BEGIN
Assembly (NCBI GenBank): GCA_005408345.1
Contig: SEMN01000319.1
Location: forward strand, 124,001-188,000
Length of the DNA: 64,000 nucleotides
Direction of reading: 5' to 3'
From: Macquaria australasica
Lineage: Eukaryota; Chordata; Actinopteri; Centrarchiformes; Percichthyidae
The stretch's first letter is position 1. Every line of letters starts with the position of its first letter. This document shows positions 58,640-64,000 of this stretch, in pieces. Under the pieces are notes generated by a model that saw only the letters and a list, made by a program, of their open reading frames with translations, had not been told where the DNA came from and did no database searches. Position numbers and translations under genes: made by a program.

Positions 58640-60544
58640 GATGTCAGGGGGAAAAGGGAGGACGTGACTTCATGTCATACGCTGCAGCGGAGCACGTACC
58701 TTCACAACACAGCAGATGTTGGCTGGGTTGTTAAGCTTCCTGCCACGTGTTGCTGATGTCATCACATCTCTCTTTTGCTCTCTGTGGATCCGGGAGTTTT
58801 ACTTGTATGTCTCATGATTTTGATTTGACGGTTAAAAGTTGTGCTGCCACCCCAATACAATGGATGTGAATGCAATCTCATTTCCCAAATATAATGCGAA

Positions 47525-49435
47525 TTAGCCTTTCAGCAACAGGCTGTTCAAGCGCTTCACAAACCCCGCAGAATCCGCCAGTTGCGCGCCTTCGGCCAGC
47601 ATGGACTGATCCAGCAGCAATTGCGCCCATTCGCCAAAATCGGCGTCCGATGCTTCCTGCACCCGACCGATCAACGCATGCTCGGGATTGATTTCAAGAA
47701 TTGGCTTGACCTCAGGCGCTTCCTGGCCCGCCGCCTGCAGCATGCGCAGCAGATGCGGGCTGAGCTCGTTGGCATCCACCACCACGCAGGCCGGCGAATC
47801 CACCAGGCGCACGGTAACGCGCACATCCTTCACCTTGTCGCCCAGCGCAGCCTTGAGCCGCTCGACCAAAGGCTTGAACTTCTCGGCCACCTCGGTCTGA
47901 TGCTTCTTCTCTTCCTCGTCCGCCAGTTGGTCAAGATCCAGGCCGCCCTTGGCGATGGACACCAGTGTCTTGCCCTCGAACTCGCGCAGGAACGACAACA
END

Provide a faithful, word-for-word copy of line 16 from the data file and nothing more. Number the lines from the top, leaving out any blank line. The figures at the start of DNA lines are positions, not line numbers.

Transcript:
47701 TTGGCTTGACCTCAGGCGCTTCCTGGCCCGCCGCCTGCAGCATGCGCAGCAGATGCGGGCTGAGCTCGTTGGCATCCACCACCACGCAGGCCGGCGAATC